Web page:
Assessing and Treating Dysfunction of the Gluteus Medius

The October 2008 issue of the Journal of Strength and Conditioning has an impressive review article of the anatomy, function, assessment, and strengthening of the gluteus medius from a group of clinicians in New Zealand.  The authors do a good job reviewing some of the basic anatomy and function of the muscle and relating this information to research reports looking at dysfunction and treatment of the muscle for several lower extremity injuries.

I think this is a great topic of discussion as the role of the gluteus medius in normal function and rehabilitation has been receiving attention lately as attention is being paid to strengthening and training the body in the frontal plane of motion and out of the sagittal plane.

gluteus medius

The Role of the Gluteus Medius

When you really break down the function of the gluteus medius, you see that it is far more valuable as a pelvis and lower extremity dynamic stabilizer than it is a pure hip abductor.  This is apparent when looking at the mechanism of a Trendelenburg Gait.  The role of the gluteus medius during activities such as walking and running is to dynamically stabilize the pelvis in a neutral position during single leg stance.  As you can see in the photo below, weakness of the right gluteus medius will cause the left hip to drop when standing on the right limb.  Conversely, athletic patients are often masters of compensation and may be able to keep the pelvis in neutral while the lower leg will adduct and internally rotate.

weak gluteus medius

In addition, the role of the gluteus medius as an external rotator of the hip when the hip is in a position of flexion is also important to consider.  These factors together are likely why dysfunction of this muscle is commonly found in several pathologies, such as iliotibial band, patellofemoral injuries, ACL, and ankle injuries.

Assessment of the Gluteus Medius

The authors describe several methods of evaluating the gluteus medius.  These include:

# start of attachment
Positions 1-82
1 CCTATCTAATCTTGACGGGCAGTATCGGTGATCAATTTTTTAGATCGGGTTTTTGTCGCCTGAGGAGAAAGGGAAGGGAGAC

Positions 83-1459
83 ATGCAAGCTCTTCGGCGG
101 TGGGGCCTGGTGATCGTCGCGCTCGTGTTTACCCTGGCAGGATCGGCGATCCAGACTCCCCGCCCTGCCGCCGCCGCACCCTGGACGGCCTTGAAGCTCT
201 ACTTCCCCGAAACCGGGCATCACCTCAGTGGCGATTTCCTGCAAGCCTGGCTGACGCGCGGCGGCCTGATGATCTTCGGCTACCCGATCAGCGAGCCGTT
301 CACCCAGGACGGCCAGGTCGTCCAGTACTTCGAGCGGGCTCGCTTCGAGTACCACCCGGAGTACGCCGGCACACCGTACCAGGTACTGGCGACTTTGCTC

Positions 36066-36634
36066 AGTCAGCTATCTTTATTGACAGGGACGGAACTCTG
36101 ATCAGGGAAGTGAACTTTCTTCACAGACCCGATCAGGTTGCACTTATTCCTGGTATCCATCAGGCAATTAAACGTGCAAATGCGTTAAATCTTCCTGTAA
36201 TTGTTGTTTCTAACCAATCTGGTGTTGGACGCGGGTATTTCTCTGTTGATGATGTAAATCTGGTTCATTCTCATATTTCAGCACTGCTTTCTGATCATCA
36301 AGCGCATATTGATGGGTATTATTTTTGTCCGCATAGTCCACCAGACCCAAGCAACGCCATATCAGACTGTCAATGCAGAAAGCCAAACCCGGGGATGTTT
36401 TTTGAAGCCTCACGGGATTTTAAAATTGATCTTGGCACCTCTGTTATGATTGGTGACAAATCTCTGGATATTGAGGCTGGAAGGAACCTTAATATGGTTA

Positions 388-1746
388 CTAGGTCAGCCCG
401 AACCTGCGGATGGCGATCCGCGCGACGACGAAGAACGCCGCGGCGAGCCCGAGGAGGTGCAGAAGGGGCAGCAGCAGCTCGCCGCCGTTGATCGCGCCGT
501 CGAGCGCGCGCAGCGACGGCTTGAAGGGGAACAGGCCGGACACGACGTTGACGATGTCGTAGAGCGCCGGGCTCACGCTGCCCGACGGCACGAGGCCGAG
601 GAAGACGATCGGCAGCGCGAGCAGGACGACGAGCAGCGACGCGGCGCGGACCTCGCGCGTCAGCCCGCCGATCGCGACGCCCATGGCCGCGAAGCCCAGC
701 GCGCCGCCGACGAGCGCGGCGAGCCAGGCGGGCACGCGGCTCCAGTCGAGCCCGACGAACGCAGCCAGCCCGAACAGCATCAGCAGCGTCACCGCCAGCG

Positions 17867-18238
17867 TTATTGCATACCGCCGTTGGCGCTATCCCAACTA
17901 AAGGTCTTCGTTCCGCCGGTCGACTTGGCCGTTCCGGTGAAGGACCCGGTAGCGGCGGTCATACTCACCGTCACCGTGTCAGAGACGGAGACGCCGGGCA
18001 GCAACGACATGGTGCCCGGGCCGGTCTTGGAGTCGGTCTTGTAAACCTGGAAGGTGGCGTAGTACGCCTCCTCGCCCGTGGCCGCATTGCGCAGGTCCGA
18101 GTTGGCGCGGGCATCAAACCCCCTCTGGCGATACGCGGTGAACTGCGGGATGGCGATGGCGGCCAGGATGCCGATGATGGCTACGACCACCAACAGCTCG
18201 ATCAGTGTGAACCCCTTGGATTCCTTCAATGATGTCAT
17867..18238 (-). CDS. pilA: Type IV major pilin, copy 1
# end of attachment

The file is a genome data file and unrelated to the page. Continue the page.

• Standard manual muscle testing of hip abduction in sidelying.  Because the gluteus medius also has an effect on other hip motions, I often recommend a full testing of hip flexion, abduction, ER, IR, and extension as well.
  • Double- to single-leg stance test.  Simply a test such as the photo above.  The patient is instructed to stand on one limb and pelvis orientation is documented.
  • The authors also recommend adding an upper body movement to the single-leg stance test. This will further challenge the patient, specifically the athletic patient.  During this, the patient is instructed to balance on one limb while reaching the arms overhead and leaning away from the stance leg.  This will move the patient’s center of gravity further away from the stance limb and require a greater amount of gluteus medius stabilization to avoid the dropped pelvis position.
  • In addition to the above described, I would also recommend that patients should be observed during several functional activities, especially if a specific activity tends to exacerbate symptoms.  This could include eccentric step-downs, front lunges, or even running and jumping activities for athletes.  Watching the kinematics of the pelvis and lower body closely can be very beneficial.  Personally, I often try to video tape these movements as well.  For my athletes I have sophisticated camera systems but I also travel with a simple flip cam that I plug in to my laptop and quickly record and view back with my patients.  I actually do not like the actual Flip cams, the angle of the lens is terrible.  I actually use and really love the Creative Vadocheck it out on Amazon.  In addition to having a better wide angle lens, I can control the video quality.  It is inexpensive, small, portable, plugs into my computer for charging, and shots great video.  In just a few minutes I have a great quality video to watch with my patients.  I try to take it a step further a draw on my videos and photos as well.

trendelenburg during step down

Treating the Gluteus Medius

While the beginning of the paper provides a brief, yet basic, review of the normal anatomy, function, and potential for injury implications of gluteus medius weakness, the strength of the paper lies in the later half that reviews the evidence behind some exercises designed to strengthen the gluteus medius.

The authors provide a thorough table that lists the many exercises described for gluteus medius strengthening.  Most of these are basic recommendations, such as sidelying hip abduction straight leg raises and standing hip abduction.  However, the authors combine the work and recommendations of three articles to develop a gradually progressive exercise program.

The progression is designed to gradually enhance motor control, endurance, and strength.  The program is broken down into three phases:

  • Phase I: Nonweightbearing and basic weightbearing exercises such as clam shell exercises, sidelying hip abduction, standing hip abduction, and basic single leg balance exercises. Criteria to progress to stage II is that the patient can hold their pelvis level during single leg stance for 30 seconds.